The Islamic State group in the DR Congo


An armed Islamist group known as the Allied Democratic Forces or ADF has carried out at least two attacks on villages in the area of Béni in the northeast of the Democratic Republic of the Congo since December 28. One of the attacks was claimed by the branch of the Islamic State organisation in Central Africa. What are the links between these two groups and is the Islamic State’s influence growing in the region? Writes Djamel Belayachi

The Allied Democratic Forces (ADF) started off as a rebel group from Uganda opposed to Ugandan President Yoweri Museveni. In 1995, this Muslim-majority group moved into the eastern part of the Democratic Republic of the Congo.

One of the most violent of the many armed groups in this region, the ADF is accused of having massacred around a thousand civilians since October 2014, even though they have never officially claimed responsibility for these attacks.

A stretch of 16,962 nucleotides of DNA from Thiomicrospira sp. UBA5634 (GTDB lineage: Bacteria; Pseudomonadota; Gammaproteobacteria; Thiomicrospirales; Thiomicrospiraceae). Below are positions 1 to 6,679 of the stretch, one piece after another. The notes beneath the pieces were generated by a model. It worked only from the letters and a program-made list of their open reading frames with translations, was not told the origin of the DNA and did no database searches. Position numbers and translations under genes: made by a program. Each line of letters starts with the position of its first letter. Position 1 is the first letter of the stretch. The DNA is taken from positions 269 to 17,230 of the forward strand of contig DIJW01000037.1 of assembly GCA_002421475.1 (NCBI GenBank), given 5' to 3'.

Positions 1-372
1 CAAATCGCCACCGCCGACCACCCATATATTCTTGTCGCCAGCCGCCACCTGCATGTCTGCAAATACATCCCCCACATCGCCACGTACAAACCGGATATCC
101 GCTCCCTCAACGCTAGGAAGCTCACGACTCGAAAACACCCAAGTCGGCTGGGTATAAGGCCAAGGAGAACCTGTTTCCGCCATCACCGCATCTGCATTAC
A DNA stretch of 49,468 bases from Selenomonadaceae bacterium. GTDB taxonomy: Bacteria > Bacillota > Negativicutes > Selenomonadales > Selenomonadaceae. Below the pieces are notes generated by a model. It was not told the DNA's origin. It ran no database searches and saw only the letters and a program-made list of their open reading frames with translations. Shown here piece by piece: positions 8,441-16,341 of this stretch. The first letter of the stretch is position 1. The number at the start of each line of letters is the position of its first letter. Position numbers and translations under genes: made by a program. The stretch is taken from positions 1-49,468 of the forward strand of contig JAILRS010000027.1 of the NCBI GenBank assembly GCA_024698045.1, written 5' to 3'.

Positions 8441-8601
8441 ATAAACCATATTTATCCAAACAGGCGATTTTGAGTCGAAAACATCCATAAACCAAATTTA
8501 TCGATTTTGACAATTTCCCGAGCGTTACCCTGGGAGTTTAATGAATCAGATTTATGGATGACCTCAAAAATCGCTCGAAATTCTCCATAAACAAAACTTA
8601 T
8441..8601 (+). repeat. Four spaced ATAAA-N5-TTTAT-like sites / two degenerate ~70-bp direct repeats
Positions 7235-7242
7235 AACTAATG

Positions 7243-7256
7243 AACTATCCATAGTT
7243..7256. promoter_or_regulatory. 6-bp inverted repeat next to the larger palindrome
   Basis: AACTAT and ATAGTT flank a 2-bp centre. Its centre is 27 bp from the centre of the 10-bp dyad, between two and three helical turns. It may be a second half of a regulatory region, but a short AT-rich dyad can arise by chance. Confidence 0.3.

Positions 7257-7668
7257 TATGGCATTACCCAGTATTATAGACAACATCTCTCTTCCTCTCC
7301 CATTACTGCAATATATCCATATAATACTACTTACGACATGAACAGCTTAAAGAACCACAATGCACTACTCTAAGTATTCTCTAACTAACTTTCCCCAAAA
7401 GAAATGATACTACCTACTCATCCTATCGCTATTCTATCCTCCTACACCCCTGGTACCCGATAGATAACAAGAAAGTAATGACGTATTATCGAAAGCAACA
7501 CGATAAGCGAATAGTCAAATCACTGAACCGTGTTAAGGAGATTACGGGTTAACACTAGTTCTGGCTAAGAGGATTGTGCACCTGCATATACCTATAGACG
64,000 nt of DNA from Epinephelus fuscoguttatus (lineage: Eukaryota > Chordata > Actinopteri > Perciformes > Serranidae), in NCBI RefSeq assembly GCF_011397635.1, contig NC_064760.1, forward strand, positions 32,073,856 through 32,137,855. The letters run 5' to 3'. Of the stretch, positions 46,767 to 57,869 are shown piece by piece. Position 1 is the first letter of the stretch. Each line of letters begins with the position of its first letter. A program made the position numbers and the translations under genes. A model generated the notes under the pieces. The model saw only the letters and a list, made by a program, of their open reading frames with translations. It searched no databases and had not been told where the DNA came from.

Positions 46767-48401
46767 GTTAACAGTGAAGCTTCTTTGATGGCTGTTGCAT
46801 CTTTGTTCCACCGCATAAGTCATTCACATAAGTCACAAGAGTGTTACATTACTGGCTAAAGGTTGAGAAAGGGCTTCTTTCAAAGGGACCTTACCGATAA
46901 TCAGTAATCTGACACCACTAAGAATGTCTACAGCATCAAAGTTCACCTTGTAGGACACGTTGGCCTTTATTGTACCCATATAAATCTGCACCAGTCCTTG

In the past two weeks, there have been several deadly attacks on villages in the Béni region, which have been attributed to the ADF.

On December 28, armed groups attacked positions held by the Armed Forces of the DR Congo (known by the acronym FARDC) near the village of Loselose, located about 40 kilometres from the capital of Béni. They occupied the village for three days before being pushed out by the Congolese Army on January 1.

This attack was claimed by the Islamic State’s Central Africa Province (ISCAP) in a statement. They repeated these claims in a video emblazoned with the emblem of Amaq, the propaganda wing of the IS. The video, which lasts less than a minute, shows buildings burning while one of the combatants, who speaks in Kiswahili says, “We are happy to have attacked the second garrison of the infidels we encountered in the village of Loselose. They all fled and now we are burning the village.”